Former IDF Colonel Moshe Givati recently took another step forward in a long-term project aimed at learning from Israel’s past wars. In an interview with Arutz Sheva he discussed his findings, and warned that what he sees today looks frightening like the situation prior to 1973.
Givati has chronicled his findings in a series of books, the latest of which is Hisardut B’September (Surviving September), a book about the Yom Kippur War in 1973.
The biggest lesson from the Yom Kippur War is that it is critical to avoid complacency, he said. The euphoria that followed the Six Day War in 1967, and a disrespect for Israel’s enemies following the relatively easy victory, meant Israel was not prepared for the hard blow that followed, he said.
“We didn’t lose,” he noted. “We were victorious, to the extent that it can be called ‘victory’ given the painful price we paid in human life.”
“IDF soldiers paid with their bodies and souls for the fact that top commanders and diplomats had been asleep,” he said.
Givati explained that his goal in writing his series on Israel’s wars is to ensure that the painful lessons Israel learned are not forgotten. Some are already being ignored, he said.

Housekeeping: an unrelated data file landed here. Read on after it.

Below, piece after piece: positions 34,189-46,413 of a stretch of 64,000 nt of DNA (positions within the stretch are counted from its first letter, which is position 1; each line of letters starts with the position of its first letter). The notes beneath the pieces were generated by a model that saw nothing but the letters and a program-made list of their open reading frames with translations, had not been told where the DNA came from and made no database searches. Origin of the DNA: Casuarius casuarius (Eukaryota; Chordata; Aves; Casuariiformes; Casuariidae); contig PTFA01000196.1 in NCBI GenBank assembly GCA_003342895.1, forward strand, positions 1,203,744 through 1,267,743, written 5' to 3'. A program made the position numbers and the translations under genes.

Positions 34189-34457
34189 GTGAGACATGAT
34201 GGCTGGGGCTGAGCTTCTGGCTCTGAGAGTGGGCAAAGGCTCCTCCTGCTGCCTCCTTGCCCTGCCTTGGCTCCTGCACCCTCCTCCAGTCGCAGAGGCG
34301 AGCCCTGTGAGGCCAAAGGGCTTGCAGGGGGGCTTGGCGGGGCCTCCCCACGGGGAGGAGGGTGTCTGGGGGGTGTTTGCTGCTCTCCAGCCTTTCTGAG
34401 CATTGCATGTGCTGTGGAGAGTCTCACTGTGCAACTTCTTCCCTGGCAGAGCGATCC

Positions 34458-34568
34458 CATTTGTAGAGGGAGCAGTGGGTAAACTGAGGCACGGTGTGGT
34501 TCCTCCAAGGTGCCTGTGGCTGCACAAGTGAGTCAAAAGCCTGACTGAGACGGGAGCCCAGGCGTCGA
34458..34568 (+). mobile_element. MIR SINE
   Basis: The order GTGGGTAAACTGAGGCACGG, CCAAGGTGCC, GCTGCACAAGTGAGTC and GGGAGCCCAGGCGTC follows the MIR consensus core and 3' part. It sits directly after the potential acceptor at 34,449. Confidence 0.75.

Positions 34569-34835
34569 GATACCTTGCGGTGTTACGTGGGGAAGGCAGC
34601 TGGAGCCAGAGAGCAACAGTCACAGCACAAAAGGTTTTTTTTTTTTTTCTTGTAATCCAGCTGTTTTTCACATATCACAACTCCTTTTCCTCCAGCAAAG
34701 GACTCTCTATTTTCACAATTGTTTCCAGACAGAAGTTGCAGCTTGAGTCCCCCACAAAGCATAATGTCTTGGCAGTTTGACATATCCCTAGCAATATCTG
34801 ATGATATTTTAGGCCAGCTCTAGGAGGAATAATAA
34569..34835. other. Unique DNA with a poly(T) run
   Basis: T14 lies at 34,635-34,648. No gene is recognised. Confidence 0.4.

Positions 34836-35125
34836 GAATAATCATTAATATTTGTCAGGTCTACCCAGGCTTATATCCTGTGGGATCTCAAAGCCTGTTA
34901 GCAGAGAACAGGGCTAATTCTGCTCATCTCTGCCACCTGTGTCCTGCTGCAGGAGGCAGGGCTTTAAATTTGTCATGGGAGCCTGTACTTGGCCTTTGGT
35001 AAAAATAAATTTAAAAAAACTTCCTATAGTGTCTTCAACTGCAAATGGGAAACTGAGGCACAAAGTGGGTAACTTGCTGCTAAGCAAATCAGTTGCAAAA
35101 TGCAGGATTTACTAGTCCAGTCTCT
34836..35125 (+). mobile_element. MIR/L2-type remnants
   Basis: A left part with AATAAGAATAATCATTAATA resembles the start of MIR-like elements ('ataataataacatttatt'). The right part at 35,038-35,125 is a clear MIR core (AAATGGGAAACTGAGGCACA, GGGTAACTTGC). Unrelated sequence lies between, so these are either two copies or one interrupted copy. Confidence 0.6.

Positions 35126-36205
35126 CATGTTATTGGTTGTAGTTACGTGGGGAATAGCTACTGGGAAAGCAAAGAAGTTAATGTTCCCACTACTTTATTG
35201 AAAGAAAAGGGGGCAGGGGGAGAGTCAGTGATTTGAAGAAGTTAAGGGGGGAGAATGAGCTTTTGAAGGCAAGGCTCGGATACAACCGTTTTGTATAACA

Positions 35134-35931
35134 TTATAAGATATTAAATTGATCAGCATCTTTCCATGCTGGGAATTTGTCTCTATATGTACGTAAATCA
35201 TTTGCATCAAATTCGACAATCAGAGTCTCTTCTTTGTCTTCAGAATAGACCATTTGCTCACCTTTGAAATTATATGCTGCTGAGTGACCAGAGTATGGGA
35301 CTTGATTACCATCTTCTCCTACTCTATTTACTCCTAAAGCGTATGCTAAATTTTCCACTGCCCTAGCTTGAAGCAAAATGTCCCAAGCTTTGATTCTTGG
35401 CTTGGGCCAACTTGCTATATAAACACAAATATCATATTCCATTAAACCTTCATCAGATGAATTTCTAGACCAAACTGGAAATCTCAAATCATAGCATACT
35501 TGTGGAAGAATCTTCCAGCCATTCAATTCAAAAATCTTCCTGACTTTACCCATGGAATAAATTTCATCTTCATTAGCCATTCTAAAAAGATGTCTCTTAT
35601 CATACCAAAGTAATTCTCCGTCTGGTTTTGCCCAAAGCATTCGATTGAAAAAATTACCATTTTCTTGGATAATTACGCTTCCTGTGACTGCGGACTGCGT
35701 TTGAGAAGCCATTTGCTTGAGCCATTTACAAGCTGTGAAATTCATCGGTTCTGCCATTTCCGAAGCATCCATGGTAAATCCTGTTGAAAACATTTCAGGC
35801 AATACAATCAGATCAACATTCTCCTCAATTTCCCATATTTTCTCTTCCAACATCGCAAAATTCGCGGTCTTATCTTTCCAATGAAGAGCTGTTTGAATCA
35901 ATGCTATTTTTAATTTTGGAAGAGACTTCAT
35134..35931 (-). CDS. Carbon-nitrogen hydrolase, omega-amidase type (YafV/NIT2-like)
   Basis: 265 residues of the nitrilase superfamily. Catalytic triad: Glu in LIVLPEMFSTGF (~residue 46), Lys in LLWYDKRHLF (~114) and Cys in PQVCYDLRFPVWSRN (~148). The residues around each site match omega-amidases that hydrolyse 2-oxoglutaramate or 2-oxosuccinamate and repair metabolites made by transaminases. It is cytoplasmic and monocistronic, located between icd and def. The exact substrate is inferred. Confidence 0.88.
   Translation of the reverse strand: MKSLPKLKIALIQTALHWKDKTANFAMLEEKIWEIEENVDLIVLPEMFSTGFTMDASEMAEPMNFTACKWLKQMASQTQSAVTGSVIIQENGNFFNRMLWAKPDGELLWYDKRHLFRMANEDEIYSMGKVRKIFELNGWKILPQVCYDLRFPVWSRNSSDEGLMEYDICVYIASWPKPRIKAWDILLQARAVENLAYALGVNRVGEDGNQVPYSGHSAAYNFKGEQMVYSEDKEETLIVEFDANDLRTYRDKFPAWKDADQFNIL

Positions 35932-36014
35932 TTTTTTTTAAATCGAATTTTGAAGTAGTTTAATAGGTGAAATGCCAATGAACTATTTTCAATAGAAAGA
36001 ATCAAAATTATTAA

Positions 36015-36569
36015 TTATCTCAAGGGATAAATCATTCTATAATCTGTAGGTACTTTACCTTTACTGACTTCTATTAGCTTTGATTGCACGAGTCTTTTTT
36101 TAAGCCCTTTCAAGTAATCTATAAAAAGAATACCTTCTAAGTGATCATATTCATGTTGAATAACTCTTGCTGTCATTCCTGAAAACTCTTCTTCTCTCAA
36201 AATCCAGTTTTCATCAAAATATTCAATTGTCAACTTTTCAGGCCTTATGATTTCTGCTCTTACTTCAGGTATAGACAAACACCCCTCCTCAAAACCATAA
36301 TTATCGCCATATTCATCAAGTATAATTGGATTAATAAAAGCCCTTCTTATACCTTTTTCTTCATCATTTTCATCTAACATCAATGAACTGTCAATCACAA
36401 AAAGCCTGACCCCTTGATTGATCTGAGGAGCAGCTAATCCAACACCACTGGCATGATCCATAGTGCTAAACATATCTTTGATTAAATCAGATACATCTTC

In particular, he said, the complacency that was so dangerous prior to 1973 appears to have made a return. The Air Force and IDF Intelligence in particular must be on alert, he warned.
Givati had additional advice for today’s soldiers, based not on past wars but on his own personal, painful experience in the IDF.
Givati was forced to resign from the military in the 1990s following an incident which saw him accused in the media of killing an Arab boy. In fact, the “boy” in question had been carrying out a terrorist attack shortly before his death, and was killed while fleeing from soldiers.
While he was not present during the incident, Givati took responsibility as the commander of the unit involved. His acceptance of responsibility was portrayed in the media as a confession of murder.
He noted that the media was only part of the problem. Top IDF commanders failed to back him, he said. Among those who, he said, pushed him out of the army was Amram Mitzna, who he termed “a politician-general who hates settlers.”
Mitzna went on to serve in the Labor party, and was recently elected to Knesset with Tzipi Livni’s Hatnua faction.
Despite his difficult experience, Givati urged today’s soldiers and commanders not to fear the media when they engage terrorists. Commanders must obey the law, but must not fear to take assertive action and to do what they must do in order to complete the mission, he said.